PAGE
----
Interview: Be Charlotte – 'It's important, if you're going to spend time finding your sound, to honour it by making it a little bit different.'

Talented teenage Dundonian singer whose songwriting prowess belies her tender age

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Interview: Be Charlotte – 'It's important, if you're going to spend time finding your sound, to honour it by making it a little bit different.'

Be Charlotte, aka enfant fantastique of good vibes and spoken word pop, Charlotte Brimner, is considering the responsibility being a role model entails.

'I think about it as if I was 12 or 13,' she says. 'What would I want to see? What would influence me?'

Turns out, it's all about authenticity; the sense of being genuine is important to Brimner. After learning to play guitar at 14 and deciding two years later that music was where she wanted her career to go, she's spent the last three years honing her skills and working out where she, and her music, fit in.

'I don't want to just write the same songs that have already been written so many times. It's important, if you're going to spend time finding your sound, to honour it by making it a little bit different.'

As is characteristic of Brimner's relentless drive, in her attempt to create this sound she left school at 17 and took off for America where she wrote and wrote and did some open mics and rejected the concept of a normal life for a Dundee teenager.

'I spent quite a number of years surrounded by people I knew were going to stick to the same sort of path; they weren't going to venture out and do things differently,' she says. 'For a while I let it consume me and I let myself be like that. When I found what I really wanted to do, that's when I realised I had to go and do something different.'

'The best thing I ever did was getting away from where I lived and being able to see different perspectives on things and come back with a fresh, clear mind.'

The novelty of America and the liberation it granted Brimner resulted in a change from the relative safeness of acoustic singer-songwriter she'd been playing with to where she's at now: rapping, beatboxing and breaking boundaries.

'I moved on to writing and performing with a loop pedal, because I knew that I wanted to create a fuller sound, but I couldn't afford other musicians to help out at that time. It was cool for a bit, but it lost an element in the live performance. I knew I wanted to branch away from that, so last year I moved into doing the band set-up.'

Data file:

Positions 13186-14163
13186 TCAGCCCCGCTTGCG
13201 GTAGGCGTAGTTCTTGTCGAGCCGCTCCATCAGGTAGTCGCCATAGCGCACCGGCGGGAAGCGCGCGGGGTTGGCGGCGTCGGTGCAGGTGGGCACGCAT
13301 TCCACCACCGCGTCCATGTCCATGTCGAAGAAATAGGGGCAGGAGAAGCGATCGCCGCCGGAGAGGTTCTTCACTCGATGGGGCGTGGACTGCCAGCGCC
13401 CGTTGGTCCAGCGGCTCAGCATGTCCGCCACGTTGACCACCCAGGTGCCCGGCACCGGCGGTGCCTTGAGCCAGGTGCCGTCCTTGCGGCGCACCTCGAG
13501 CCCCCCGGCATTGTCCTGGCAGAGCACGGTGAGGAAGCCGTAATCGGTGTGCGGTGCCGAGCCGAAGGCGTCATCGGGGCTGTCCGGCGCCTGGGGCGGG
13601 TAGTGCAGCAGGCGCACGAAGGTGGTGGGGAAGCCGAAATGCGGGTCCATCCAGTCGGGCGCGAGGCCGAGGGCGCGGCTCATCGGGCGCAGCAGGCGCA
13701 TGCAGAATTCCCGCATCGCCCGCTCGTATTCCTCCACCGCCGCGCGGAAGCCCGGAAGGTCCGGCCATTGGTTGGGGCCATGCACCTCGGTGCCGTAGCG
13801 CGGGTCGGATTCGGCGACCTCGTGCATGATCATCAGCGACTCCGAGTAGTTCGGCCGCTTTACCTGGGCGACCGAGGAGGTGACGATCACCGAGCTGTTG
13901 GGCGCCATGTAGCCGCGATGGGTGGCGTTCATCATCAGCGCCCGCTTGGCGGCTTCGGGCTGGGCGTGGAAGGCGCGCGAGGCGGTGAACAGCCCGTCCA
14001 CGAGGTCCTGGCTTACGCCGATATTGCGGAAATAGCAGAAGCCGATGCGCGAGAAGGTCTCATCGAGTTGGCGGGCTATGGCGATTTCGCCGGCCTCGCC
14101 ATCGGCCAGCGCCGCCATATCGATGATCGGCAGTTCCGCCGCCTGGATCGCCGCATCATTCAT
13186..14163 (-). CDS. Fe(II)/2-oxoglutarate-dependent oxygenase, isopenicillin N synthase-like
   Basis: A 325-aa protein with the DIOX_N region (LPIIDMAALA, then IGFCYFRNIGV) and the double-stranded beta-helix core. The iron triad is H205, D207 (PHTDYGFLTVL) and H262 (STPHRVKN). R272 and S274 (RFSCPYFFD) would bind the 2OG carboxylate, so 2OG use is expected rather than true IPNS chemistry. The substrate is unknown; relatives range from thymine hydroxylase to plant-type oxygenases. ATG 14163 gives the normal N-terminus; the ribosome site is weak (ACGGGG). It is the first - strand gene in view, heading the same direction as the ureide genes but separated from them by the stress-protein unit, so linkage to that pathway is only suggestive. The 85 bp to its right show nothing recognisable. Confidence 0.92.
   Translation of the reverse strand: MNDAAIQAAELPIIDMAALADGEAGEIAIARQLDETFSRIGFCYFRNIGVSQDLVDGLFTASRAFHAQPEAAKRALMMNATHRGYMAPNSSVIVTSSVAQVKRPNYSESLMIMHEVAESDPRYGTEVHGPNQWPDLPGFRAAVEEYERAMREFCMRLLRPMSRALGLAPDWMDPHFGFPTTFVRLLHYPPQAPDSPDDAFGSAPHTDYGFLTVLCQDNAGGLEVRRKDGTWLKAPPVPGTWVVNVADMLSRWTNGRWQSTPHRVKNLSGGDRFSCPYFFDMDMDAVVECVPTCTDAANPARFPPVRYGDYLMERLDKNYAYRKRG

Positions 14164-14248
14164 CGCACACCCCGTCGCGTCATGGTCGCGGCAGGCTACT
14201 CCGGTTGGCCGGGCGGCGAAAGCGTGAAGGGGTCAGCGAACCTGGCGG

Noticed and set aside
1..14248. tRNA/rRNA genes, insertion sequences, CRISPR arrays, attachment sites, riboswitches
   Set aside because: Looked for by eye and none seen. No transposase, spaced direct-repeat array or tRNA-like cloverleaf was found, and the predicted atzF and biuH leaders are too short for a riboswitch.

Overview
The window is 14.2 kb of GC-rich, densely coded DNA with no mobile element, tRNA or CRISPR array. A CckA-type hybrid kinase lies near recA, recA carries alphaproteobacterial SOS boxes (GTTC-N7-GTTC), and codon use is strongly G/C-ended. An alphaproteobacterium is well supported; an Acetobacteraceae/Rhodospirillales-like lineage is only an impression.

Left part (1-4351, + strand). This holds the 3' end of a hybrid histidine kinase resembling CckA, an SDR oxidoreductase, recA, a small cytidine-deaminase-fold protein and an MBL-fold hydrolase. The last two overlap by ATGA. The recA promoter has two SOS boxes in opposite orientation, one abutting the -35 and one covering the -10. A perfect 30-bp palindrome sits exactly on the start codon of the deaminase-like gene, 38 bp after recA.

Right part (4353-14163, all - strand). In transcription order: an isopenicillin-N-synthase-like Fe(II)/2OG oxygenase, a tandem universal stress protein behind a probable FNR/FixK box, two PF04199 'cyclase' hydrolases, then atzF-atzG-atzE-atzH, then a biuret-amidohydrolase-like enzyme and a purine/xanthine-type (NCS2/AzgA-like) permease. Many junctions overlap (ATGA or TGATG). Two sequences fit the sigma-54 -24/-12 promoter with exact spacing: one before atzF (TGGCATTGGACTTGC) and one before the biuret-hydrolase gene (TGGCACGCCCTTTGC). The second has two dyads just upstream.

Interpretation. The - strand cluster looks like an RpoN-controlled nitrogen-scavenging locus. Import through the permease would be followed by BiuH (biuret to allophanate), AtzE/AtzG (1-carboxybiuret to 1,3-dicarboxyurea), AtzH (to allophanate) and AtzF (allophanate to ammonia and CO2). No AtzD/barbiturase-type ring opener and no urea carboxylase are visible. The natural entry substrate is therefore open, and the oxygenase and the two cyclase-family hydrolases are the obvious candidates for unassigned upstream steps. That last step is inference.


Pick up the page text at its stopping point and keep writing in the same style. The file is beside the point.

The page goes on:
James Smith on keys and bass plus Jack Boyce on tubs complete the trio and together the three summon a live show that's all thumping beats and momentum, driving ever forwards, Brimner placing herself on a pedestal front and centre to hammer home the importance in the words she's spitting.

For a taste of what she has to say, her single, 'Machines that Breathe', a magnetic pop anthem, comes out in October.

'I wrote it towards the end of last year. It was one I started doing a lot of production stuff myself, arrangement-wise, then I worked with Marcus McKay [Hit the Fan Records] in Glasgow to develop it a bit.'

As for what the future holds, there's Glasgow's Tenement Trail in September, a south-east Asian tour in October, followed by a London gig and a little tour back up to Scotland, finishing in Stirling.

'I'm sure there'll be more things that pop up,' Brimner says. 'I just want to keep writing music and touring the world for as long as I possibly can.'

Be Charlotte plays the Tenement Trail, Glasgow, Sat 8 Oct. 'Machines That Breathe' is released on Oct 7 via Kobalt.

Tenement Trail

The likes of Milburn, Crash Club, Be Charlotte, Tijuana Bibles, Declan Welsh, The Van T's and The Paper Kites play this Tenement TV-promoted gig crawl, which takes in Nice'n'Sleazy, O2 ABC2, Broadcast, Flat 0/1 and King Tut's. Latest additions to the lineup include Neon Waltz, Man Of Moon, Holy Esque, Spook School, Louie…

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